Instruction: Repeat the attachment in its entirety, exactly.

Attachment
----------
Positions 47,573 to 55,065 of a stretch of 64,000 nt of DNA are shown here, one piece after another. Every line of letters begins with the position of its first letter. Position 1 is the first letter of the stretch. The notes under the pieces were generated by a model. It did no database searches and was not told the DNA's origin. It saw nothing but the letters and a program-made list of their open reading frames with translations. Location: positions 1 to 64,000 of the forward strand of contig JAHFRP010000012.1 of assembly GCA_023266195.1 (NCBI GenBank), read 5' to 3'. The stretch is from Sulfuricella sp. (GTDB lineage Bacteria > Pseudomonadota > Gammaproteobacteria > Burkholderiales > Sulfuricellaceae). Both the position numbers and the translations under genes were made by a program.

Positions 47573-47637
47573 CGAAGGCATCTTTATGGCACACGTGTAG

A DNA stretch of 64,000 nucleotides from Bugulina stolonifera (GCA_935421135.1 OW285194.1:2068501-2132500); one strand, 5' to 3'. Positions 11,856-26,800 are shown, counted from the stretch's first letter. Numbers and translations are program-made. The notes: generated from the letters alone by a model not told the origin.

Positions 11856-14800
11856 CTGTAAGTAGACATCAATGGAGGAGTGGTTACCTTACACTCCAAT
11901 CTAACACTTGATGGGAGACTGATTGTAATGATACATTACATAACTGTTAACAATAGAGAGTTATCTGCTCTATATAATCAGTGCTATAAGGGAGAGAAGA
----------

Positions 47,573 to 55,065 of a stretch of 64,000 nt of DNA are shown here, one piece after another. Every line of letters begins with the position of its first letter. Position 1 is the first letter of the stretch. The notes under the pieces were generated by a model. It did no database searches and was not told the DNA's origin. It saw nothing but the letters and a program-made list of their open reading frames with translations. Location: positions 1 to 64,000 of the forward strand of contig JAHFRP010000012.1 of assembly GCA_023266195.1 (NCBI GenBank), read 5' to 3'. The stretch is from Sulfuricella sp. (GTDB lineage Bacteria > Pseudomonadota > Gammaproteobacteria > Burkholderiales > Sulfuricellaceae). Both the position numbers and the translations under genes were made by a program.

Positions 47573-47637
47573 CGAAGGCATCTTTATGGCACACGTGTAG

A DNA stretch of 64,000 nucleotides from Bugulina stolonifera (GCA_935421135.1 OW285194.1:2068501-2132500); one strand, 5' to 3'. Positions 11,856-26,800 are shown, counted from the stretch's first letter. Numbers and translations are program-made. The notes: generated from the letters alone by a model not told the origin.

Positions 11856-14800
11856 CTGTAAGTAGACATCAATGGAGGAGTGGTTACCTTACACTCCAAT
11901 CTAACACTTGATGGGAGACTGATTGTAATGATACATTACATAACTGTTAACAATAGAGAGTTATCTGCTCTATATAATCAGTGCTATAAGGGAGAGAAGA